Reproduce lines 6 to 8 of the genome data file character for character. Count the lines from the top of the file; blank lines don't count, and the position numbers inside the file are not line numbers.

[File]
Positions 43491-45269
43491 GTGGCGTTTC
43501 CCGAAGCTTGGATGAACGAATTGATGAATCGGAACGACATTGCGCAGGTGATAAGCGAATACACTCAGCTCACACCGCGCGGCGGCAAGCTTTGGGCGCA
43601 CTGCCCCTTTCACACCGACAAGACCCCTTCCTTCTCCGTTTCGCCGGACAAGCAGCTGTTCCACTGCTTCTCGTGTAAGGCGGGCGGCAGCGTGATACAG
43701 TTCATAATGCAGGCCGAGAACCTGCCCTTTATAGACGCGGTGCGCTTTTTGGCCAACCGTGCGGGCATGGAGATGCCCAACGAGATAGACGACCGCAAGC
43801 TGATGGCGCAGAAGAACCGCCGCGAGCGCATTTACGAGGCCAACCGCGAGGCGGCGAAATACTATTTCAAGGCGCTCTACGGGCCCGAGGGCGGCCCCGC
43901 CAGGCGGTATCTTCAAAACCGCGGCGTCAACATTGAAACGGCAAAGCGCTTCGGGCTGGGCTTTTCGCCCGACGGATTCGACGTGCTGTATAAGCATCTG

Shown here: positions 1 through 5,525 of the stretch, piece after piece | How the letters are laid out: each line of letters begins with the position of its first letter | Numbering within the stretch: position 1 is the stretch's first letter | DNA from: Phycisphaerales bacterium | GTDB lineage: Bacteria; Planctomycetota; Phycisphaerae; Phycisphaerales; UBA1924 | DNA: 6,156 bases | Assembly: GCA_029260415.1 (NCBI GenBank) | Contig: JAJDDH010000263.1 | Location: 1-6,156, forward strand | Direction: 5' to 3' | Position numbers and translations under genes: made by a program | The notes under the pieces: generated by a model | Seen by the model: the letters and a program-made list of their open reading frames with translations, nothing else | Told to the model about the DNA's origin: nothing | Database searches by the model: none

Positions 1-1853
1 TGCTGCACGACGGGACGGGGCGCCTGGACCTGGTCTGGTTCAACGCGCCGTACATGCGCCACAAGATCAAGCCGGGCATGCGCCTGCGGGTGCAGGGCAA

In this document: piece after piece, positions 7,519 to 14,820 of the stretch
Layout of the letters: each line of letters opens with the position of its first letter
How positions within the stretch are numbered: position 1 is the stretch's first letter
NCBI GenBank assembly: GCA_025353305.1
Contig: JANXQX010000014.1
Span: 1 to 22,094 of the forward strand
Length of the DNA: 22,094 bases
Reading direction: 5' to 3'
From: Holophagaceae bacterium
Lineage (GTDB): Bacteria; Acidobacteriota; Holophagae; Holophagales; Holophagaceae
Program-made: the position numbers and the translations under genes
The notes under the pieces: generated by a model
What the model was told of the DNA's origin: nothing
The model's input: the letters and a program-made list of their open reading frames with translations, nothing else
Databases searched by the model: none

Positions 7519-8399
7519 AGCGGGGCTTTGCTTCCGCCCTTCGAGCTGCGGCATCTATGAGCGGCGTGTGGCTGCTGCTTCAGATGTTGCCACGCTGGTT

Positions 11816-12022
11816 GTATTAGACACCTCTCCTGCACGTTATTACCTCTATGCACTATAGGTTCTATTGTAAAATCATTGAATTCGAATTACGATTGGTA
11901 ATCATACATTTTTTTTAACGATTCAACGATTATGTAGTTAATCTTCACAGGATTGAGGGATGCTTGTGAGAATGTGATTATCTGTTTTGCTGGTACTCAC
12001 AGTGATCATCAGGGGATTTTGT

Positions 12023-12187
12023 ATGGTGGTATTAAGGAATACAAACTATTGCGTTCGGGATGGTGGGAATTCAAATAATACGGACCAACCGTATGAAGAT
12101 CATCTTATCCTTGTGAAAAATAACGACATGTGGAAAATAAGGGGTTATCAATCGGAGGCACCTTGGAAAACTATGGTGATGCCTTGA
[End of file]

43801 TGATGGCGCAGAAGAACCGCCGCGAGCGCATTTACGAGGCCAACCGCGAGGCGGCGAAATACTATTTCAAGGCGCTCTACGGGCCCGAGGGCGGCCCCGC
43901 CAGGCGGTATCTTCAAAACCGCGGCGTCAACATTGAAACGGCAAAGCGCTTCGGGCTGGGCTTTTCGCCCGACGGATTCGACGTGCTGTATAAGCATCTG

Shown here: positions 1 through 5,525 of the stretch, piece after piece | How the letters are laid out: each line of letters begins with the position of its first letter | Numbering within the stretch: position 1 is the stretch's first letter | DNA from: Phycisphaerales bacterium | GTDB lineage: Bacteria; Planctomycetota; Phycisphaerae; Phycisphaerales; UBA1924 | DNA: 6,156 bases | Assembly: GCA_029260415.1 (NCBI GenBank) | Contig: JAJDDH010000263.1 | Location: 1-6,156, forward strand | Direction: 5' to 3' | Position numbers and translations under genes: made by a program | The notes under the pieces: generated by a model | Seen by the model: the letters and a program-made list of their open reading frames with translations, nothing else | Told to the model about the DNA's origin: nothing | Database searches by the model: none